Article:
PersonList.Add(new Person() { Age = 33, Name = "Bob", Gender = "M" });
    PersonList.Add(new Person() { Age = 45, Name = "Frank", Gender = "M" });

    PersonList.Add(new Person() { Age = 24, Name = "Anna", Gender = "F" });
    PersonList.Add(new Person() { Age = 29, Name = "Sue", Gender = "F" });
    PersonList.Add(new Person() { Age = 35, Name = "Sally", Gender = "F" });
    PersonList.Add(new Person() { Age = 36, Name = "Jane", Gender = "F" });
    PersonList.Add(new Person() { Age = 42, Name = "Jill", Gender = "F" });

    //Logic: Show me all males that are less than 30 years old.

    //Iterative Method
    Console.WriteLine("List Filter Normal Way:");
    foreach (var p in PersonList)
        if (p.Gender == "M" && p.Age < 30)
            Console.WriteLine(p.Name + " is " + p.Age);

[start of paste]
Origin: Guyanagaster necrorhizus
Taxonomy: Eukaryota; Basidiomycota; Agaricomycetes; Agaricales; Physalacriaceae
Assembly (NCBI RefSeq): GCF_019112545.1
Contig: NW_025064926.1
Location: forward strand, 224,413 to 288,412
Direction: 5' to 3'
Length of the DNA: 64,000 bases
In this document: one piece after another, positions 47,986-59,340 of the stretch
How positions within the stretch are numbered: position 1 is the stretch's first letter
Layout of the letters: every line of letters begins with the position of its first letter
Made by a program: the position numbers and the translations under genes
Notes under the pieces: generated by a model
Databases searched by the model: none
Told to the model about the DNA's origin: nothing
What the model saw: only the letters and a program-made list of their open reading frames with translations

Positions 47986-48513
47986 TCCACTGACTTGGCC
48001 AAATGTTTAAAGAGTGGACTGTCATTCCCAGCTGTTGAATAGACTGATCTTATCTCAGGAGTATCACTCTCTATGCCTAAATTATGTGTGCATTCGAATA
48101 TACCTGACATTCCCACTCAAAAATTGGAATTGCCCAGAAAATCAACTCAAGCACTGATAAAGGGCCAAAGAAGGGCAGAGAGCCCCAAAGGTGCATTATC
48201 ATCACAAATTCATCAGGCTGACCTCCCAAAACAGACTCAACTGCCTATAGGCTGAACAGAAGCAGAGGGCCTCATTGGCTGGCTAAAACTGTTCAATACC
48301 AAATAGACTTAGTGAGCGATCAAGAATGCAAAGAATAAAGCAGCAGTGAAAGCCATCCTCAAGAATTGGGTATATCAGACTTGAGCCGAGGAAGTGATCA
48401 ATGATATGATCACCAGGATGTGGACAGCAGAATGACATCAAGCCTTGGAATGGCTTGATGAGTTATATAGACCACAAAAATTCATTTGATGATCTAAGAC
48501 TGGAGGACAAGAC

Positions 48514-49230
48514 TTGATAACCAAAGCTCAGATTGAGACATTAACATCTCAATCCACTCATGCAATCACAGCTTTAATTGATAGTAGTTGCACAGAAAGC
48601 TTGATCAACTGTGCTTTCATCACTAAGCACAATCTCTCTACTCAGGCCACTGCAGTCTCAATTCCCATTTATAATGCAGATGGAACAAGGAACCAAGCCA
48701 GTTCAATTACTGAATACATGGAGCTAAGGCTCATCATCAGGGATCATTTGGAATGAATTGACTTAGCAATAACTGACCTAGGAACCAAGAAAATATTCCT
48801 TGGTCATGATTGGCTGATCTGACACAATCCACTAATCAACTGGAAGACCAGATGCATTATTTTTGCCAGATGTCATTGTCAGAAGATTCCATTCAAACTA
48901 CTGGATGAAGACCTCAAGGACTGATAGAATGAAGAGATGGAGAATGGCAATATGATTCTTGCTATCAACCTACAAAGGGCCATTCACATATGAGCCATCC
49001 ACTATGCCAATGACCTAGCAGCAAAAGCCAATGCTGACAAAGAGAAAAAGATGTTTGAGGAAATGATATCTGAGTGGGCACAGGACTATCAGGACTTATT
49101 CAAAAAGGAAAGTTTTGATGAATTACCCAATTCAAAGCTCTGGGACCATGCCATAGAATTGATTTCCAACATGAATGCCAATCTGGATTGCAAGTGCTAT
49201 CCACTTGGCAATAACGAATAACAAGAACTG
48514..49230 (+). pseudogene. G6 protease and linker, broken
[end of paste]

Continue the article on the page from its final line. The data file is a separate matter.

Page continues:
//Lambda Filter Method
    Console.WriteLine("List Filter Lambda Way");
    foreach (var p in PersonList.Where(p => (p.Gender == "M" && p.Age < 30))) //.Where is an extension method
        Console.WriteLine(p.Name + " is " + p.Age);

    //LINQ Query Method
    Console.WriteLine("List Filter LINQ Way:");
    foreach (var v in from p in PersonList
                      where p.Gender == "M" && p.Age < 30
                      select new { p.Name, p.Age })
        Console.WriteLine(v.Name + " is " + v.Age);

private class Person
    public Person() { }
    public int Age { get; set; }
    public string Name { get; set; }
    public string Gender { get; set; }

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List has FindAll method that will do the filtering for you and return a subset of the list.

The msdn has a great code example here:

EDIT: I wrote this before I had a good understanding of Linq and the Where() method. If I were to write this today i would probably use the method Jorge mentions above. The FindAll method still works if you're stuck in a .NET 2.0 environment though.

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You can use IEnumerable to eliminate the need of a temp list.